For his most recent gig, Brian Helgeland found himself spending a lot of time with aging British gangsters with hands “like slabs of meat.”
Helgeland is an Oscar-winning screenwriter and director. His writing credits include L.A. Confidential, Mystic River, and Green Zone; on Payback, A Knight’s Tale, and 42, he also took the director’s seat. The dual role is true as well of Helgeland’s Legend, which charts the rise and fall of the notorious Kray twins, gangsters in London’s East End in the 1950s and ‘60s. (It hits theaters today.) Helgeland took research on the film seriously–which meant a number of extended rendezvous with meat-slab-handed men.
The film features a star performance from Tom Hardy, who plays both Ronnie and Reggie Kray in the film. (Helgeland originally only wanted Hardy for the role of Reggie. “You give me Ronnie and I’ll give you Reggie,” Hardy replied, and a deal was struck.)
Fast Company caught up with Helgeland at the Austin Film Festival, where he was the recipient of this year’s Distinguished Screenwriter Award, to talk about the process of researching, writing, and shooting Legend. (Spoiler alert: If you want to avoid what could be considered the movie’s main spoiler, you might want to skip ahead to the third question.)
Fast Company: You had to sort a lot of fact from fiction in writing this.
Brian Helgeland: The book we optioned gave a great timeline of events. But the thing with the Krays is, while everyone knows what day something happened, there are 300 theories of why it happened. I spent a lot of time trying to figure that out. Especially Reggie’s killing of Jack the Hat [McVitie], which was violent and brutal and made no sense. I met with people who knew him, and had to use a kind of emotional forensics to sort it all out.
You made the decision to have Reggie Kray’s wife, Frances, narrate the story.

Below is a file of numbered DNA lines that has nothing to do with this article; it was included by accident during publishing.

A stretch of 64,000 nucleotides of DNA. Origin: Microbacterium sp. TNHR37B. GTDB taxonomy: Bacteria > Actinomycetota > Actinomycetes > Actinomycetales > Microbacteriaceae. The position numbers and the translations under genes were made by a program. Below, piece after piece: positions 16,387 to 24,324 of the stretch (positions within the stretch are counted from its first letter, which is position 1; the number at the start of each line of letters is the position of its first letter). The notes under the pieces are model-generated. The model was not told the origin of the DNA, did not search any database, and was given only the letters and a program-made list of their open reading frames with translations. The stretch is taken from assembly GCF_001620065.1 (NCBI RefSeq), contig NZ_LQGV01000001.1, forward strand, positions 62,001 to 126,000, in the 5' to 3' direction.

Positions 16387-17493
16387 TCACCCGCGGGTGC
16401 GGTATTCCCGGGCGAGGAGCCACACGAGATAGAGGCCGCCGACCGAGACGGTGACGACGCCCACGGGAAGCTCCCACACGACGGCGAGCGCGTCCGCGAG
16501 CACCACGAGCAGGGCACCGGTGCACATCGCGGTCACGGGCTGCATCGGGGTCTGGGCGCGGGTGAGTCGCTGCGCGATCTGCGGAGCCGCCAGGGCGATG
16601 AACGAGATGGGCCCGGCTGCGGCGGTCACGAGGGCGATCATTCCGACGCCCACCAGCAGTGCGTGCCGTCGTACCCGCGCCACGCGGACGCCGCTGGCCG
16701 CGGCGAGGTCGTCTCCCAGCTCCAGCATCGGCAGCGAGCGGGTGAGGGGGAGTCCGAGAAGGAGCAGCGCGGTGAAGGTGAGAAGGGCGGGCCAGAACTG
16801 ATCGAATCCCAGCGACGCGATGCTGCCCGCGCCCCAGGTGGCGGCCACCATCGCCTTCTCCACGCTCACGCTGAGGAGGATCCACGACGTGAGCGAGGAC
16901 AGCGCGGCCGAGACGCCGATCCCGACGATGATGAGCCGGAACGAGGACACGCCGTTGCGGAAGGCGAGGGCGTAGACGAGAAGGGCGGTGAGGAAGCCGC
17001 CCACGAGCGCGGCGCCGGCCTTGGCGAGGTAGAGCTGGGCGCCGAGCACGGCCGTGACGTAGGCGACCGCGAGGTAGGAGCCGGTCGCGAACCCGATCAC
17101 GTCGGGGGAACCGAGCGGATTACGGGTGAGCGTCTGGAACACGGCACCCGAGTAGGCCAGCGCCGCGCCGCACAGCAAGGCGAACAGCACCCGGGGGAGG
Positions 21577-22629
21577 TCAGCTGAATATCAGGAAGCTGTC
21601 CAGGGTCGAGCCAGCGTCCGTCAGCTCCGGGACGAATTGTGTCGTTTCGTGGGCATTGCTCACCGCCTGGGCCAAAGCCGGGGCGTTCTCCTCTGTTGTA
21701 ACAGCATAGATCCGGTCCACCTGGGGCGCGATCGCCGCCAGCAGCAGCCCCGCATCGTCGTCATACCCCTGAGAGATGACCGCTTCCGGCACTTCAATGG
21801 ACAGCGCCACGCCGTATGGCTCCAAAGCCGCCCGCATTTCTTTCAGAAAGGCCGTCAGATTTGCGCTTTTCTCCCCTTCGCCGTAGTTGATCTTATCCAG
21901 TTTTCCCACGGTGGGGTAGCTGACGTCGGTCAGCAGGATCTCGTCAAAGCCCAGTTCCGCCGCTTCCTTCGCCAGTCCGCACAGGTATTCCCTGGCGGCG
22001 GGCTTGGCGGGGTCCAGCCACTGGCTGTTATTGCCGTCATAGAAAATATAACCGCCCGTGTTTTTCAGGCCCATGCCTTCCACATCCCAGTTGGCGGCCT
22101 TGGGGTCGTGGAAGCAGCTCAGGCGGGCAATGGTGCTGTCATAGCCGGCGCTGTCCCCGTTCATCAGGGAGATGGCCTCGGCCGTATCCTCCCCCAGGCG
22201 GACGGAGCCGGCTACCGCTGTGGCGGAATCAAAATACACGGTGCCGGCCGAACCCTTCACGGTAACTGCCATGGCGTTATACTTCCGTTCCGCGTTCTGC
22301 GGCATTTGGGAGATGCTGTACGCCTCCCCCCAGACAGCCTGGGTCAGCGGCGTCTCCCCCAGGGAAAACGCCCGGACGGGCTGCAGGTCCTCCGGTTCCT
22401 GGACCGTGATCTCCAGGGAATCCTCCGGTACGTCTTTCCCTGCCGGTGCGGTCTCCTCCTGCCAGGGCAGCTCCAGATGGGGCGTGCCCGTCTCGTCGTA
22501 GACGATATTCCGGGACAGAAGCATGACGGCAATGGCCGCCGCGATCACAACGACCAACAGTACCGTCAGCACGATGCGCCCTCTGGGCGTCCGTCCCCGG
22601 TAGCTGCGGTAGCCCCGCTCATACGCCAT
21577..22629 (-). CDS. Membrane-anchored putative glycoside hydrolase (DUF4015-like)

I asked people about her, and they had no recollection of her, beyond, “She was pretty.” Then I spent a whole day with Chris Lambrianou, one of the Krays’ gangsters. I had just about given up on her, as far as finding out more, and I asked him, “Could you tell me about Frances?” He said, “Frances was the reason we went to prison.” They were all being followed by the police, but Reggie stopped putting out fires once she died. He’d drink himself into oblivion every night. When he told me that story, it all suddenly made sense why he got into that state of mind when he stabbed McVitie to death. It was almost like he wanted the police to come get him.
Have the gangsters you interviewed seen the film?
They all came to a screening in London’s Shepherd’s Bush neighborhood. The whole back two rows were mobbed up. The thing I always notice about these guys is their hands. They’re just like slabs of meat. If they grabbed your arm too tight, you’d die.
And did they find the movie accurate?
Lambrianou said, “You nailed him.” Another guy named Freddie Foreman, his big beef was that the pub where Ron kills Cornell wasn’t on a corner. He said, “Why’d you put it on a corner?” I told him I didn’t have money to control traffic on the street. He said, “Why didn’t you tell me? I could’ve looked into it.” That was his only issue, though.
Tom Hardy’s portrayal of the extremely eccentric Ron Kray is amazing.
I think people are a little bit surprised at how funny the movie is. I’m a big believer that any movie can be all kinds of things at once: funny, poignant, violent, tender. Ron was very, very funny without knowing it. He was larger than life. Tom responded to that. He felt that Ron was kind of like the Shakespearean fools–funny, but what they say is true.
How do you prevent the Ron character from hijacking scenes?
When you’re shooting, you let him hijack the scene. When you’re shooting, you try everything, but then in the editing room, you set rules for how far to let him go. Sometimes you rein him in a bit, other times you let him go.
We celebrate failure at Fast Company. You were awarded a Razzie (for The Postman) and an Oscar (for L.A. Confidential) in the same year.
I worked really hard on The Postman. It wasn’t like, “Hey, I’m just cashing my checks.” And then at a certain point I was gone, and the director was making the movie what he wanted it to be. You try just as hard to make a good movie, as a movie that people think is no good. Movies take on their own lives.
I read you’re one of the only writers to actually accept their Razzie.
I won the Razzie on Saturday, and I won the Oscar on Sunday. When they announced it, I didn’t care; I thought it was kind of funny. The next week I called my agent and asked, “Where’s my Razzie? If they’re giving me a Razzie, I want my Razzie.” They said, “Well, we just have one Razzie that we bring out at press conferences.” I said, “If you’re gonna give me a Razzie, you have to give it to me.” They said, “Okay, we have to make one, it’ll take about two weeks.” It was a kind of raspberry made with sequins. Hey, it’s still an award! It’s hard to write the worst film of the year, too!
This interview has been condensed and edited.